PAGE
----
I think the sudden interest in geoengineering is due to the repeated climate disaster occurrences, and also due to a rise in awareness of climate change in society. Socially, I think younger generations are more on board with agreeing that climate change is real and important enough to make noise of concerns about their future well being and livelihood.
The concerns of a techno-fix impacting political attitudes is the centered concern in geoengineering. I think some could argue that it is a techo-fix and others could argue the complete opposite. The understanding I got from Hamilton’s article is that it is more the change in politics that is the most impactful towards which way we sway in opinion then the techno-fix itself. Even if we were to commence geoengineering, it wouldn’t be a fix unless it was politically accepted. Also, there is so much unknown in the research aspect of geoengineering that it leaves so much room for uncertainty, the political side will not rest their opinions.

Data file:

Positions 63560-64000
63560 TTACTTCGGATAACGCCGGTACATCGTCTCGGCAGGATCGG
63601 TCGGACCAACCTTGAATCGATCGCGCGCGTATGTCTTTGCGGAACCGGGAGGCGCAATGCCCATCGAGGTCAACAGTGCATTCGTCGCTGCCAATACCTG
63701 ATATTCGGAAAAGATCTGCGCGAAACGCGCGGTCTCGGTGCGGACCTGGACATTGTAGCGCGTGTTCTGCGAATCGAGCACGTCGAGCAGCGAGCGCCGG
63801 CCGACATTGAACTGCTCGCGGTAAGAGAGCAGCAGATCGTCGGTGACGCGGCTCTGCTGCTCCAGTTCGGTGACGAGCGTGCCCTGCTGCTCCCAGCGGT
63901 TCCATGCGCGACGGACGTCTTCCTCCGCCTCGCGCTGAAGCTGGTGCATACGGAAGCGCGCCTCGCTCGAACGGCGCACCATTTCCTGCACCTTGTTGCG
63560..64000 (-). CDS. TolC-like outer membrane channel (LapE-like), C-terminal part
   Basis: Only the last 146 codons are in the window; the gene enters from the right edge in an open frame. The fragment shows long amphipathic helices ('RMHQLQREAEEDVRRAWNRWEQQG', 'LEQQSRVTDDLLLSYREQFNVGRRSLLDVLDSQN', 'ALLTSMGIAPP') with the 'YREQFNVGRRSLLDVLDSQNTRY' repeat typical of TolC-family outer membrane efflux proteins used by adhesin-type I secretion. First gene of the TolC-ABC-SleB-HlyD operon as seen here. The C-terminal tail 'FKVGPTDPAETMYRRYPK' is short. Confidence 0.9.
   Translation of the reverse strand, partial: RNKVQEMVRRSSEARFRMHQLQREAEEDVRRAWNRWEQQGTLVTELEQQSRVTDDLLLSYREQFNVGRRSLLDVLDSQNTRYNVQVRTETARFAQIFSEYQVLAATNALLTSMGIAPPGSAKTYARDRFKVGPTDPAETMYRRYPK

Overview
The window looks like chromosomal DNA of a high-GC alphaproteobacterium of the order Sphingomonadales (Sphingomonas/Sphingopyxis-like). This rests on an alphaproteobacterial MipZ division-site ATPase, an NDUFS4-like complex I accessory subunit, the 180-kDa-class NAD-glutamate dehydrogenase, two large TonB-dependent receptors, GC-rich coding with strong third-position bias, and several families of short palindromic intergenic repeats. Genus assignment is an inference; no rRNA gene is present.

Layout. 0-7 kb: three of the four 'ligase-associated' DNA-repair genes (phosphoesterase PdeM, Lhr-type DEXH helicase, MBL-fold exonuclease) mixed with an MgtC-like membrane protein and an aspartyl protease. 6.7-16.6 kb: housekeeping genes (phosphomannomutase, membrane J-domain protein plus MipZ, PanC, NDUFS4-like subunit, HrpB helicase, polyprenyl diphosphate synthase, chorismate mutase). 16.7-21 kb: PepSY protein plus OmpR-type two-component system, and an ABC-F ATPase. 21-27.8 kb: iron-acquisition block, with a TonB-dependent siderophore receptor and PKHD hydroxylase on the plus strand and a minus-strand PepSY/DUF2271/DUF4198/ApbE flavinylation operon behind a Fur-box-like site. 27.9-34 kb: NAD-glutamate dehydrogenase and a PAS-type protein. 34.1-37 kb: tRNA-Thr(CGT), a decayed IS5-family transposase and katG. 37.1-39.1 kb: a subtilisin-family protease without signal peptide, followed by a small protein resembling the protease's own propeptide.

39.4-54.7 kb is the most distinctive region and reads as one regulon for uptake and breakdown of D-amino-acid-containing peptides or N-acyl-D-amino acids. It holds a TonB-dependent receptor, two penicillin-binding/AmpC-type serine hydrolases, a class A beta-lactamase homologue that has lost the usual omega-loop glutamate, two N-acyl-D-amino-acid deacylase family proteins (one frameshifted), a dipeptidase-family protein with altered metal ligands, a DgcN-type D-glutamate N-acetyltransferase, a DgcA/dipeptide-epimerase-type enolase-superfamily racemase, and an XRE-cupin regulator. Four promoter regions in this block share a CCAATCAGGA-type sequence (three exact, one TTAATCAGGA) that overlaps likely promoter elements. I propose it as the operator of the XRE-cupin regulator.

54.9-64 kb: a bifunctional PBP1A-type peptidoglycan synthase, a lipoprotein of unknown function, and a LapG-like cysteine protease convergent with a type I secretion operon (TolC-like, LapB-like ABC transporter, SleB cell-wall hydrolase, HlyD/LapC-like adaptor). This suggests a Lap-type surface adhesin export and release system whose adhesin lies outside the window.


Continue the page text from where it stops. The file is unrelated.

Personally I think that geoengineering with the proper research, could be a very viable solution to climate change. A quote I like was, “Humans rarely make good decisions by choosing ignorance over knowledge, or by preferring closed-door politics to open debate. Rather than keeping future generations in the dark on solar geoengineering, we should shed as much light on it as we can” (Keith, 2019).